# 2N7000 connection diagram

I need a simple diagram showing me how to switch 12V LEDs with a 2N7000 using an Arduino. My experience is moderate, but a simple diagram should get me started. To summarize I want to switch 12V with 3V using 2N7000 MOSFET, a LED strip, and an Arduino Uno. Also when I hook up the 12V LED strip's ground through the D and S of the 2N7000, it ligths up without anything connected to the Gate. That means it is open until it recieves what signal on the Gate?

I've tried this:

• Looks like "I want you to do my work". What have you done yourself already? What are you trying to achieve in the end? A link to the relevant datasheet would be helpful too.
– user17592
Commented Feb 21, 2013 at 9:46
• I have googled and tried making the same setup myself, but have not got the same result, so i need a diagram for this exact scenario. also i have found setups that sometimes are opposite of eachother. What i am trying to achive is switching 12v LED strips (ground for R G and B), using and arduino. with this: fairchildsemi.com/ds/2N/2N7000.pdf Commented Feb 21, 2013 at 9:54
• Post your schematic. Commented Feb 21, 2013 at 10:23
• Alright, first drawing ever but here is the current setup: dl.dropbox.com/u/11643892/2N7000-1.png and my question is what do i have to supply to turn the LED's off ? Commented Feb 21, 2013 at 11:40

Using a 2N7000 is, as a first approximation, just like using a BJT to switch a load. The major differences are:

1. the gate is (very) high impedance, so no resistor is required to limit the current, as a resistor would be needed in series with the base of a BJT

2. the gate threshold of MOSFETS is typically higher than the 0.6V it takes to get a BJT to turn on

The datasheet will specify a gate threshold voltage $V_{GS(th)}$, which is the voltage at which the transistor begins to turn on. You want to apply more than this if you intend to operate the transistor as a switch. You also want to apply safely less than the specified absolute maximum gate-source voltage, which if exceeded, will destroy the device. I happen to know off the top of my head that 5V is a good gate voltage for 2N7000, which is convienent because you can connect it directly to your Arduino.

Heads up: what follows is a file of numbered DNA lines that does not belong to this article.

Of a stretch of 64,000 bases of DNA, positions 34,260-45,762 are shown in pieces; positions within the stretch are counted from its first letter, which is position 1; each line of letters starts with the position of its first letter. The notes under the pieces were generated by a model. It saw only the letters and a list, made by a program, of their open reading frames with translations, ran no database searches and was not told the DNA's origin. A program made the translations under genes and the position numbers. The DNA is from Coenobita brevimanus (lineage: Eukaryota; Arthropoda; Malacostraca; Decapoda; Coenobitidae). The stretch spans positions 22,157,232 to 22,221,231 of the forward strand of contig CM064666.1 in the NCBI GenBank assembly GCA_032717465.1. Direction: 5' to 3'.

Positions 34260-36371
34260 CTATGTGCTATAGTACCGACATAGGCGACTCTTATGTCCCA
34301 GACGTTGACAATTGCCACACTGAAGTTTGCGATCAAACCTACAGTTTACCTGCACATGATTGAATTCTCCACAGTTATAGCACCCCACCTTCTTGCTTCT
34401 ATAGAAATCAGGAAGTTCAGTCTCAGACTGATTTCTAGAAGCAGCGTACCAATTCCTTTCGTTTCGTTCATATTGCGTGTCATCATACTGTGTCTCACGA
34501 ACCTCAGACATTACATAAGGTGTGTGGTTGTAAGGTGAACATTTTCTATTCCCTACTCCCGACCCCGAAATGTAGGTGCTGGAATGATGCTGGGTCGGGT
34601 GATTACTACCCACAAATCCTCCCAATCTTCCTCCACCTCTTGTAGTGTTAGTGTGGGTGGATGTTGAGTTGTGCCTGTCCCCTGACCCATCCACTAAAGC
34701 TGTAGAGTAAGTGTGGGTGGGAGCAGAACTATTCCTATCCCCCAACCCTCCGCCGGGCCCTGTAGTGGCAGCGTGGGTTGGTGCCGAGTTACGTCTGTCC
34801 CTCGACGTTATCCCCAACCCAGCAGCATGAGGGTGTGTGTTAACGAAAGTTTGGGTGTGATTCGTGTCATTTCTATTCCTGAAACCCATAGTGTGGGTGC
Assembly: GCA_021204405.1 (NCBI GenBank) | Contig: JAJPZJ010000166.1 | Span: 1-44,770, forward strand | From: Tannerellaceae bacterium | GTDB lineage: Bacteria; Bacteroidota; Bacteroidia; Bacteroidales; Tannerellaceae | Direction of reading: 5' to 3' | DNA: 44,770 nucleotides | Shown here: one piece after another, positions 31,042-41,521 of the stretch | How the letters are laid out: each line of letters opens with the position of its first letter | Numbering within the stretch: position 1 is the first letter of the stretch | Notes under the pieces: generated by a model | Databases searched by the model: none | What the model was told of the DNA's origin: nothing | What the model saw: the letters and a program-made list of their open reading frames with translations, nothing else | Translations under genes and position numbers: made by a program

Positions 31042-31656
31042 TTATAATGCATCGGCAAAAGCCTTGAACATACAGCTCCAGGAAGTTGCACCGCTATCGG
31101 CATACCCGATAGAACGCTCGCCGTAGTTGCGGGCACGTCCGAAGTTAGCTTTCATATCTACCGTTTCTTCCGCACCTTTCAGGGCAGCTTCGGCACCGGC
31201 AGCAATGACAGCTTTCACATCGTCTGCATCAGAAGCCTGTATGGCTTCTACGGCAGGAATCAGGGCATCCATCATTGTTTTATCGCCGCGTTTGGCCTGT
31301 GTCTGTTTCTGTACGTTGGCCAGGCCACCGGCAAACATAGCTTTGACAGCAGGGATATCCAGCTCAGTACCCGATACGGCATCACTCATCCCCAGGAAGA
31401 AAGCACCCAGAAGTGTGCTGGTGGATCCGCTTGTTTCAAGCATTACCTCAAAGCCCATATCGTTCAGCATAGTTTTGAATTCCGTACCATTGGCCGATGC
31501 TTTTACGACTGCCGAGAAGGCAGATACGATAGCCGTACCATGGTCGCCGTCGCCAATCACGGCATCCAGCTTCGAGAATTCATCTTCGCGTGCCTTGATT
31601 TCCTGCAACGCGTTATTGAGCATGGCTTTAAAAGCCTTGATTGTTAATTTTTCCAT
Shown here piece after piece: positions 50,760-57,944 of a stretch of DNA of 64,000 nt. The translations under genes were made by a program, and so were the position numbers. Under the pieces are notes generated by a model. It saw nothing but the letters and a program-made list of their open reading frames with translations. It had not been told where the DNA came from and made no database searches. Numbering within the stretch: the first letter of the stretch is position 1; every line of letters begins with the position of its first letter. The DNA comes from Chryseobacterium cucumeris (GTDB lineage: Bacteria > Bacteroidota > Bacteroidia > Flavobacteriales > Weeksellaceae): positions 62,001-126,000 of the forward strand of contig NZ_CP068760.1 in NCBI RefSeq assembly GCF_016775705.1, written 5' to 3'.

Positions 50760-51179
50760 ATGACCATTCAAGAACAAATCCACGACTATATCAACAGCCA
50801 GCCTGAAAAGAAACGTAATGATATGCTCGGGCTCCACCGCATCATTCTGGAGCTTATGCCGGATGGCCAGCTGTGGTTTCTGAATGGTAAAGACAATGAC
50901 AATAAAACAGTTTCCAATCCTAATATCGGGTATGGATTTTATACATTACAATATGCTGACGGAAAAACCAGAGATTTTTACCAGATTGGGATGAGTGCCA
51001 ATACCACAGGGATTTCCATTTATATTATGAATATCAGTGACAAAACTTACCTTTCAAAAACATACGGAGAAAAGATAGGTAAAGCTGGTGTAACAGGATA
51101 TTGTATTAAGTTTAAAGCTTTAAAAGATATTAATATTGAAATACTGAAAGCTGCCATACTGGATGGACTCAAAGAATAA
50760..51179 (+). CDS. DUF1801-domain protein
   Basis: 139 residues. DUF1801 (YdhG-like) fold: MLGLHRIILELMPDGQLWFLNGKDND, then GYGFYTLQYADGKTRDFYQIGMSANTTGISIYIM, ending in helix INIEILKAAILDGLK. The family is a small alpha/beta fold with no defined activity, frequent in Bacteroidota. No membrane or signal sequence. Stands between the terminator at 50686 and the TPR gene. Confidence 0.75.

What you are missing, it seems, is how to use a transistor as a switch. Searching for "transistor switch" turns up a few million tutorials, but here's the brief version:

Applying 0V to the input makes the transistors appear like an open switch, and your load (represented by resistors) is effectively disconnected from the power supply. Applying a higher voltage (whatever voltage is used for the logic in your circuit, usually 5V in the case of Arduino) turns the transistors on, and they look like a closed switch, effectively connecting your load between Vcc and ground.

• What i dont understand is why the 2N7000 is acting like a closed switch whn i just connect the Drain snd Source, and dont put anything on the gate. should it not then act like and open switch ? Commented Feb 21, 2013 at 12:19
• @TomSand because the gate is so high impedance, even just the noise from your finger can be enough to turn it on. Essentially, the gate and drain make a capacitor (if you look at the schematic symbol, you can see the resemblance), and even if you disconnect it, it can maintain its charge and keep the transistor on. This is, interestingly, the basis for flash memory. It's common to put a highish value resistor (10k, perhaps) from the gate to ground in the circuit to be sure any residual gate voltage can go to ground. Commented Feb 21, 2013 at 12:24
• @TomSand I'd suggest building this circuit on a breadboard, then try turning the transistor on by jumpering the gate to +5V. Then remove the jumper. Then jumper it to ground. Then remove the jumper. Then try licking your fingers and touching the gate. Commented Feb 21, 2013 at 12:27
• @TomSand also, I suggest you read electronics.stackexchange.com/questions/28251/… Commented Feb 21, 2013 at 12:58